Goodwin, Jamieson and Woodward have a close connection with the Engine Room gallery and wider campus location as they are final year students in Fine Arts, about to step out of the university umbrella and start a new chapter.
Central to their practice, line and drawing are used to respond and connect with the physical spaces they inhabit. Woodward’s wall painting introduces the space and exhibition, following the walls, connecting points of the architecture, around corners and to different sections of the gallery. Jamieson reflects on the process of art-making; drawing on personal memories and experiences as an art student to map her position in the journey. Goodwin will shift her studio activities into the gallery, creating loosely geometric drawings inspired by patterns and materials of the site and storing them in the purpose built table she has constructed.
Personal experiences on campus closely inform the interventions in Crossing the Line and in consequence, when concentrating on the physicality of the gallery, attention is brought to its function in the university community prompting us to consider the gallery space as a single part of a larger institution.
The trio also demonstrate an interest in design – the bigger cousin and neighbour on campus – with which they share certain spatial concerns and formal elements. The divide between disciplines is approached as a useful line to engage and subvert, and as contemporary influences encourage critical engagement the artists play their role by pushing those boundaries. Seeing the works in the context of the University and intertwined with other disciplines, people and spaces, exposes the potential of expanding the role of the gallery to be a fertile space for art-making, generating conversations and collaborations across practices.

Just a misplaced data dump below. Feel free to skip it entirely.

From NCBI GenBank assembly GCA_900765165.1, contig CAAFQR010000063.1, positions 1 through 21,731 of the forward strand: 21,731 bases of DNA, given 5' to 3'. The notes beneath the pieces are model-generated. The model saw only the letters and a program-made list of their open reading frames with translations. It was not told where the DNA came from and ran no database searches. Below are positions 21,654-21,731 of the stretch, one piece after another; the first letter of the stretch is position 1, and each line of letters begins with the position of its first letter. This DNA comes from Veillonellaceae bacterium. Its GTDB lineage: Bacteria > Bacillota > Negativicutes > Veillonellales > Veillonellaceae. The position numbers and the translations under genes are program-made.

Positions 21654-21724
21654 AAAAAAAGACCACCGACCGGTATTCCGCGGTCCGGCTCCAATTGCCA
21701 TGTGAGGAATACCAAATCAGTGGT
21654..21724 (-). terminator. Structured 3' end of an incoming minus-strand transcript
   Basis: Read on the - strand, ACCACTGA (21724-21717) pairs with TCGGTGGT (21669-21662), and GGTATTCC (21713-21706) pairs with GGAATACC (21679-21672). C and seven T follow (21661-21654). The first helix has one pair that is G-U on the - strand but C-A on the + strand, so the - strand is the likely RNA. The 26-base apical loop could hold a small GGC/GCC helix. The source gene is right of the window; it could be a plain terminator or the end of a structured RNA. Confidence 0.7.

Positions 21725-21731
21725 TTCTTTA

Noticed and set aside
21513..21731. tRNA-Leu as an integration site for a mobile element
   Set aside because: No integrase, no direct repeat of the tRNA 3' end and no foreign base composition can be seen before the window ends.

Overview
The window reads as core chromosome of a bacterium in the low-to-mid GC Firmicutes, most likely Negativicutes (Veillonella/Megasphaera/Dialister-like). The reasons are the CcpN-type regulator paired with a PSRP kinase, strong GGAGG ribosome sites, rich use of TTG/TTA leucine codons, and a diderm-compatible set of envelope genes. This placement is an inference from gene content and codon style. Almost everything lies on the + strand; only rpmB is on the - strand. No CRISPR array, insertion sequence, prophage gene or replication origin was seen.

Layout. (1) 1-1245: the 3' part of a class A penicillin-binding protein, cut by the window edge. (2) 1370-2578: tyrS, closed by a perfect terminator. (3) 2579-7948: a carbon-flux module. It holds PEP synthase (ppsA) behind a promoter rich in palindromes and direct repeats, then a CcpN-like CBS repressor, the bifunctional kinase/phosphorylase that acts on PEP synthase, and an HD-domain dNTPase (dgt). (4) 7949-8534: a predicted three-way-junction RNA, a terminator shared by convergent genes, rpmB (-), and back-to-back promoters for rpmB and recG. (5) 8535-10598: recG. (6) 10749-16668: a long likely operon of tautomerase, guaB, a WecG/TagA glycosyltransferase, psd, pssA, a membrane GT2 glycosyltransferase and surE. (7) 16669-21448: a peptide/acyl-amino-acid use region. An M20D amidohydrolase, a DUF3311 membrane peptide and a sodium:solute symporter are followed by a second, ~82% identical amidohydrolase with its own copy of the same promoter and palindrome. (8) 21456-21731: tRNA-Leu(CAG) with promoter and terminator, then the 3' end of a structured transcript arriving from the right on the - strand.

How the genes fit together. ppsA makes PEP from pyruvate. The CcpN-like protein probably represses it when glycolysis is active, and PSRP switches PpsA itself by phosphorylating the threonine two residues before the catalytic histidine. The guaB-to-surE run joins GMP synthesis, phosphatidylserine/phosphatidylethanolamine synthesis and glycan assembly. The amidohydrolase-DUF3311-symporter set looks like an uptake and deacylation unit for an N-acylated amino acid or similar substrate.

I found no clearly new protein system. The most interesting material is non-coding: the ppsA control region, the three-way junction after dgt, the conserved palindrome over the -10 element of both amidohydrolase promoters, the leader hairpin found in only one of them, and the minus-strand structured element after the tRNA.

Laura Woodward highlights variations in structural features of modernist buildings to expose the nuances of their architecture. Her wall painting weaves through the passageway of the gallery, connecting the two rooms and other works on display. Woodward’s compositions develop instinctively, often based on prior works through a process of drawing and redrawing the component parts to create unexpected formal relationships between a doorway, a corner or a column.
Briana Jamieson's work reflects the transience of memories. Her grouping of images, words and colour fields is as fragmented as ephemeral, fading in and out of consciousness each time it is put together and dismantled. The scenes depicted materialise her experiences and appreciation of time spent on site as an artist during the four years of her studies. Moments of reflection and negative spaces are at the heart of Jamieson's work, making our viewing experience intimate and personal.
Sophie Goodwin treats her drawing practice as a means to materialise her sensitivities to spaces and materials. The outcome of her exploration into the drawing medium is a three dimensional and functional object which speaks of her creative process while also manifesting her concern to use space efficiently. The table constructed by Goodwin can be adjusted in height and includes a storing rack, showing her attention to detail and the subtlety in her use of materials.